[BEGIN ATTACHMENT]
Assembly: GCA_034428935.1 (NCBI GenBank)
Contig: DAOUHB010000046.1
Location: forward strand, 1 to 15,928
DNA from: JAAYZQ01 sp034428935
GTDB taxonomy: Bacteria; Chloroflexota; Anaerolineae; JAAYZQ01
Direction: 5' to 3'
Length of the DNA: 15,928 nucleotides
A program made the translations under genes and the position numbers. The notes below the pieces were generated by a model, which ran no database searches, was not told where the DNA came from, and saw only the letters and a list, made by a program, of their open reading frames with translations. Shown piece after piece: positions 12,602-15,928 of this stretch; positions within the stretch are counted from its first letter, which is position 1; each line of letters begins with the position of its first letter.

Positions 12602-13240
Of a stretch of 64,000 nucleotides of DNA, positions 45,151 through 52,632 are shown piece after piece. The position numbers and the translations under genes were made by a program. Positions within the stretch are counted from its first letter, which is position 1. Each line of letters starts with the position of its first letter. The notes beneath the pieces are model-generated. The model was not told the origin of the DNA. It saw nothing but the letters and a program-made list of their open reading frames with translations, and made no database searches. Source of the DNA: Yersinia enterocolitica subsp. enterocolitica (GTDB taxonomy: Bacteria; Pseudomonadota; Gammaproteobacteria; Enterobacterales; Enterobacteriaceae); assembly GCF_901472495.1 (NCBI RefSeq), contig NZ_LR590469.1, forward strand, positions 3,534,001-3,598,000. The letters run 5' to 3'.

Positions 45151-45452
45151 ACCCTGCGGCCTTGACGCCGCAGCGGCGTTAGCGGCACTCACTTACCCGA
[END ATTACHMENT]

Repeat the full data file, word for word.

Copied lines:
Assembly: GCA_034428935.1 (NCBI GenBank)
Contig: DAOUHB010000046.1
Location: forward strand, 1 to 15,928
DNA from: JAAYZQ01 sp034428935
GTDB taxonomy: Bacteria; Chloroflexota; Anaerolineae; JAAYZQ01
Direction: 5' to 3'
Length of the DNA: 15,928 nucleotides
A program made the translations under genes and the position numbers. The notes below the pieces were generated by a model, which ran no database searches, was not told where the DNA came from, and saw only the letters and a list, made by a program, of their open reading frames with translations. Shown piece after piece: positions 12,602-15,928 of this stretch; positions within the stretch are counted from its first letter, which is position 1; each line of letters begins with the position of its first letter.

Positions 12602-13240
Of a stretch of 64,000 nucleotides of DNA, positions 45,151 through 52,632 are shown piece after piece. The position numbers and the translations under genes were made by a program. Positions within the stretch are counted from its first letter, which is position 1. Each line of letters starts with the position of its first letter. The notes beneath the pieces are model-generated. The model was not told the origin of the DNA. It saw nothing but the letters and a program-made list of their open reading frames with translations, and made no database searches. Source of the DNA: Yersinia enterocolitica subsp. enterocolitica (GTDB taxonomy: Bacteria; Pseudomonadota; Gammaproteobacteria; Enterobacterales; Enterobacteriaceae); assembly GCF_901472495.1 (NCBI RefSeq), contig NZ_LR590469.1, forward strand, positions 3,534,001-3,598,000. The letters run 5' to 3'.

Positions 45151-45452
45151 ACCCTGCGGCCTTGACGCCGCAGCGGCGTTAGCGGCACTCACTTACCCGA